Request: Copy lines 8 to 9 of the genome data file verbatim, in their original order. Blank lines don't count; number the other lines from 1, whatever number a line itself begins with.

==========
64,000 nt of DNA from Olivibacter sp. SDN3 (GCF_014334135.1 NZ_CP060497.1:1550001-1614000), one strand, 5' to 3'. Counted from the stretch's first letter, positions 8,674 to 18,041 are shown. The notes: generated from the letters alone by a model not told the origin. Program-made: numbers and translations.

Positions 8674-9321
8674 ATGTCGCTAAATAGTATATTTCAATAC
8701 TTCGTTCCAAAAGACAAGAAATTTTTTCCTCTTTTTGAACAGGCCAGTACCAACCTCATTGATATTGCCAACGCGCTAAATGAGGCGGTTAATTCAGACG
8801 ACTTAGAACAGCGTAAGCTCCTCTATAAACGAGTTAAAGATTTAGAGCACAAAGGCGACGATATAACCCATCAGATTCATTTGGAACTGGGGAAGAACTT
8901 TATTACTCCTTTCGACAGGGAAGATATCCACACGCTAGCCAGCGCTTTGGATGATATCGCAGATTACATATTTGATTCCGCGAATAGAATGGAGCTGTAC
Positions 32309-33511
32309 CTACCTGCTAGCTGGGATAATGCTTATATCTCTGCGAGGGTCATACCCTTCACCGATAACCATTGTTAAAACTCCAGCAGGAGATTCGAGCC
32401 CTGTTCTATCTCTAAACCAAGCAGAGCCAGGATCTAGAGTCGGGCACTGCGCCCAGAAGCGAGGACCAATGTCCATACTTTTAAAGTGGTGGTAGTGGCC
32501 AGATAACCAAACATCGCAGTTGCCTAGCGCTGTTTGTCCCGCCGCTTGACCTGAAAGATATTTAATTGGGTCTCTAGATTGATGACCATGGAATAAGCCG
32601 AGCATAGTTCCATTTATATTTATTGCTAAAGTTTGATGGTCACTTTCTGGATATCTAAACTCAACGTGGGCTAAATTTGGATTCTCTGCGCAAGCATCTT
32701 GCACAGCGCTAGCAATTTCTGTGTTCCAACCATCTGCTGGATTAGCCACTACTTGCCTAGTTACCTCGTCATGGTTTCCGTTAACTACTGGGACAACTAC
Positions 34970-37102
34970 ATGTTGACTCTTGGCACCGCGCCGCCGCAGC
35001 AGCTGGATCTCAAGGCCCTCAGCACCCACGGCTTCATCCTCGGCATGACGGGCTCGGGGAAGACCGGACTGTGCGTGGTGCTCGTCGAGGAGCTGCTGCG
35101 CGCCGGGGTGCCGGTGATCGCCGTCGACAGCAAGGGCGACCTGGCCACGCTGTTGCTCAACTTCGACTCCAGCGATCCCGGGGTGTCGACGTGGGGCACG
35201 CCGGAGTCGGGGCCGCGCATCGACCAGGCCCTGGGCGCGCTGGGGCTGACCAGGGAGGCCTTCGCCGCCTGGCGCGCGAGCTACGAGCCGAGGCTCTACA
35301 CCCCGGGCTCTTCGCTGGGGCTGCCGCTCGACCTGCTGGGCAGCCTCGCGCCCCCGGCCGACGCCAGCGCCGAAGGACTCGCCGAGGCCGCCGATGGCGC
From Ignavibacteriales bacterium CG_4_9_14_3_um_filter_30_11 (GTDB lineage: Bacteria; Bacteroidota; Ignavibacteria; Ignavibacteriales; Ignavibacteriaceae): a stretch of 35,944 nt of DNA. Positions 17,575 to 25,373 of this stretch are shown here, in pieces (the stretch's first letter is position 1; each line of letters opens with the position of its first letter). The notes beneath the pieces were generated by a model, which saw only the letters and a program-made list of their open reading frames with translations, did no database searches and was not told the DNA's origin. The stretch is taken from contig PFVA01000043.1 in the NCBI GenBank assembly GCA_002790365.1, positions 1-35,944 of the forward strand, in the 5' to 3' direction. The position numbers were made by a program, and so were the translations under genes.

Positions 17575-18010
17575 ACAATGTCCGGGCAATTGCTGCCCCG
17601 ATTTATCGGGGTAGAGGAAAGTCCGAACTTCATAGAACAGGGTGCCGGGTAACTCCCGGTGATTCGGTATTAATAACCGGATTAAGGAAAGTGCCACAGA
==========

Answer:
32309 CTACCTGCTAGCTGGGATAATGCTTATATCTCTGCGAGGGTCATACCCTTCACCGATAACCATTGTTAAAACTCCAGCAGGAGATTCGAGCC
32401 CTGTTCTATCTCTAAACCAAGCAGAGCCAGGATCTAGAGTCGGGCACTGCGCCCAGAAGCGAGGACCAATGTCCATACTTTTAAAGTGGTGGTAGTGGCC